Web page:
House of Cards Delivers a Powerful Lesson

The day has finally arrived. Netflix has unleashed the third season of its insanely popular TV series “House of Cards”. I’ve been waiting for its arrival with bated breath since the announcement of its release some weeks ago. 

Not wanting to welcome its arrival unprepared, I’ve been skimming through the past two seasons, (re)watching the most critical episodes to ensure my memory of the crescendo is crisp—to be certain I won’t miss a single reference to past events. For additional context, I’ve even drunk every word of Michael Dobbs’ book upon which the series is based. One could say I’m more than prepared for the new twists and turns awaiting the Underwoods.

Why is this series so….powerful?

Because It’s Fascinating.

Setting aside the fact that I’m quite a fan of Kevin Spacey’s work, there are other reasons for this series’ success. 

No doubt, some of it has to do with how it’s been produced. The writers and producers have effectively rendered the audience complicit in every decision. How could we not be, given we appear to be Frank Underwood’s confidant—one could even say protégé.

The above notwithstanding, the reason we’re drawn in is because the underlying plot revolves around power. Its main characters are dripping with it, along with a good side of influence—and the much-needed lack of scruples that necessarily follows when power is extorted as opposed to earned.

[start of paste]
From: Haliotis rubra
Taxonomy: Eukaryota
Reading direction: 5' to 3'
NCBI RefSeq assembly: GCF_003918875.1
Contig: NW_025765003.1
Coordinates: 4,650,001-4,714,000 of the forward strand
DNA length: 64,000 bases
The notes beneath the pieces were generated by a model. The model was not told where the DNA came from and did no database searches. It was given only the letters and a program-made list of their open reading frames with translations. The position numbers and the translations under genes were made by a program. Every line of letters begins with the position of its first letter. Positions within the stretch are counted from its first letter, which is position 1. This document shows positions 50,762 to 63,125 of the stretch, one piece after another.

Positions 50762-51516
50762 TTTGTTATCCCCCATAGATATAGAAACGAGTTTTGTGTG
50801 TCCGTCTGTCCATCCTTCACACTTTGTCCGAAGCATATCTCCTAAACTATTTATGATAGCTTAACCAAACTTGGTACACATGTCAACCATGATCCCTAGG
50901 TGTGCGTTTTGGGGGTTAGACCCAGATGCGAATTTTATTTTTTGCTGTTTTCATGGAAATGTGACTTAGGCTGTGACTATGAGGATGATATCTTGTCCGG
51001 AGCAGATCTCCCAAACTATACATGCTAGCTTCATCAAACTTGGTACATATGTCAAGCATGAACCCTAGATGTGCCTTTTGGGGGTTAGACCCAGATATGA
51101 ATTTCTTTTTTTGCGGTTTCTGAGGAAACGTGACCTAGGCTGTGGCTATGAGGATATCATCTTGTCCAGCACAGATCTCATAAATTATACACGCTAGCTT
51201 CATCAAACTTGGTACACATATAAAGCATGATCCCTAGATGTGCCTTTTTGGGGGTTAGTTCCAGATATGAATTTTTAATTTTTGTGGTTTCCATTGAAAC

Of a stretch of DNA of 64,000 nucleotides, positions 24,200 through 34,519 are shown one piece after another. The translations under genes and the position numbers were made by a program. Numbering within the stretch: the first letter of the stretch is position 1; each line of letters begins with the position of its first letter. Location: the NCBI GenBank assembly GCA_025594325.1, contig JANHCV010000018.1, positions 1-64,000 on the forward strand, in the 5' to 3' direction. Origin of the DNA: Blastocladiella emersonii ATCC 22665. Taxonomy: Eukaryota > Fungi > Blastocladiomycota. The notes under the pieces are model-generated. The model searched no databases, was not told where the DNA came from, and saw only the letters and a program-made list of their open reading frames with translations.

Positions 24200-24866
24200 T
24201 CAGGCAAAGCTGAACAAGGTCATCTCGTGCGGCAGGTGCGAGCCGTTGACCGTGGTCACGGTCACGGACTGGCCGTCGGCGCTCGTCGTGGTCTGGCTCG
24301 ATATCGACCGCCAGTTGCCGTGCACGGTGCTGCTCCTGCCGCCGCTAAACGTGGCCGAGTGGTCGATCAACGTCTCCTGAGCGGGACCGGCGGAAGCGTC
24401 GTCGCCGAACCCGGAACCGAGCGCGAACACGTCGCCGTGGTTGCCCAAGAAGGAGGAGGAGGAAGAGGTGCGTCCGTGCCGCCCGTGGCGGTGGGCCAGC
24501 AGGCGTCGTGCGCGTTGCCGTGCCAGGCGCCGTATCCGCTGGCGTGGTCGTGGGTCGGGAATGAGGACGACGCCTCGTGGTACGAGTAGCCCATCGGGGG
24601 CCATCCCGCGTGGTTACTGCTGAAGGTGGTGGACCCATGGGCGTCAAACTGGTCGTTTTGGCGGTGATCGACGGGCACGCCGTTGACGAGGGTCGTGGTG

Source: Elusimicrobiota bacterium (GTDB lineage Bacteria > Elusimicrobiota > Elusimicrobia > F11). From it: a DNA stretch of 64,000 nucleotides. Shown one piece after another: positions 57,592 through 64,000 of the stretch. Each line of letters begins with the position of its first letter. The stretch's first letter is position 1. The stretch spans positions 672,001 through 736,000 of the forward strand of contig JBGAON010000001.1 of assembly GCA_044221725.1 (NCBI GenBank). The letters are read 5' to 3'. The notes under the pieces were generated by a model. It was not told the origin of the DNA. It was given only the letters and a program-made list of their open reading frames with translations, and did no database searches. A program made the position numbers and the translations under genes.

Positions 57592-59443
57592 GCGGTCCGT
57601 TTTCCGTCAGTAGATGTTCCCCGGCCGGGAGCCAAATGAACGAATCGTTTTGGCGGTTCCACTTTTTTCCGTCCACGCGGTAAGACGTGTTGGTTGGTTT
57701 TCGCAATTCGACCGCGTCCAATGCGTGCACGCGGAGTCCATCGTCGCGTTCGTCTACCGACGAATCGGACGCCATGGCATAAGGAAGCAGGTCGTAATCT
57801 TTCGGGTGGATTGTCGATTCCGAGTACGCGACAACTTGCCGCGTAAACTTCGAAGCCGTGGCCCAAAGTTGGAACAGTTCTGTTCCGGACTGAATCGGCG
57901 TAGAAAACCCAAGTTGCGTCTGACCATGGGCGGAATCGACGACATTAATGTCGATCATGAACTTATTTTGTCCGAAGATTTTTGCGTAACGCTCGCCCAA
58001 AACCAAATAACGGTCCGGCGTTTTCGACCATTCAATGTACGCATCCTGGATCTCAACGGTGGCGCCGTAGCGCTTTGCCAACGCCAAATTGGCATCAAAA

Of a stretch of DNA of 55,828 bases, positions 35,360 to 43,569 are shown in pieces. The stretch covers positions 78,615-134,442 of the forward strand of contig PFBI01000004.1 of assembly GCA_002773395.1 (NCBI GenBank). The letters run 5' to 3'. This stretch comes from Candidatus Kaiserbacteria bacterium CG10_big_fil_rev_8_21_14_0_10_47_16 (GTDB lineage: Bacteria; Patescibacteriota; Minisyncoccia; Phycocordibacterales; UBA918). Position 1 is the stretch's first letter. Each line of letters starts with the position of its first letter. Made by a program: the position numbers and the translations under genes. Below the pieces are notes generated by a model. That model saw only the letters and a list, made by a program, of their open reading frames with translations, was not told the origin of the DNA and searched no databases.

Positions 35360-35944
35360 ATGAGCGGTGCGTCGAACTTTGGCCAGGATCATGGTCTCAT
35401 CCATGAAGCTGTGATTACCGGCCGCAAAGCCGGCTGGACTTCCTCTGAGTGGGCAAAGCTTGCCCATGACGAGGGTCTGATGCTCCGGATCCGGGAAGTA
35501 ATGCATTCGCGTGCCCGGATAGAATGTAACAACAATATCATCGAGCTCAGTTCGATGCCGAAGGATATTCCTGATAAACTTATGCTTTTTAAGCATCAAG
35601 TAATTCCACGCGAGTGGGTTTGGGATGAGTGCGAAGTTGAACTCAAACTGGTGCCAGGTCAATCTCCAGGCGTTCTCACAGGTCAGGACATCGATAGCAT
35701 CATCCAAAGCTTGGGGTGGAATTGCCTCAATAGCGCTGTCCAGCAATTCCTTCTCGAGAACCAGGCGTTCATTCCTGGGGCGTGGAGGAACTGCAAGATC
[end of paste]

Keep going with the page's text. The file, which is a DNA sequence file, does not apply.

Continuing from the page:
Power fascinates us because it’s:

  1. Intoxicating
  2. A limited resource
  3. Fleeting
  4. Used for good or evil
  5. A burden

1. Intoxicating

Westminster is a dark and sometimes dirty corner where men trade their principles for a few years in power.
— p. 384, House of Cards by Michael Dobbs

We’re fascinated by the lengths at which Frank and Claire will go to get what they want, from mere lies and posturing, to sleeping with the enemy, to cold-blooded murder—all for the sole purpose of claiming the Oval Office and its associated privileges. The Underwoods pursue their goals with dogged determination, letting no one, not even each other, get in their way. Their drive to win is so strong it sends the needle of their moral compass into a spin from which it can’t possibly recover. Power is their drug of choice.

2. A limited resource

The nature of ambition is that it requires casualties.
— p. 303, House of Cards by Michael Dobbs

The series’ position on power is that it’s a limited resource. In order to increase your own position, power must be cajoled, taken, strong-armed, stolen, persuaded or ripped from others. Rarely is it convenient to earn it legitimately. Who has the time or the inclination for that?

There are choices we have to make in life...desperately difficult choices, ones we may hate ourselves for but which become inevitable.
— p. 387, House of Cards by Michael Dobbs

But, like crabs in a bucket, the less refined of its seekers attempt to walk over others in plain sight, only to be buried by the next in line.

3. Fleeting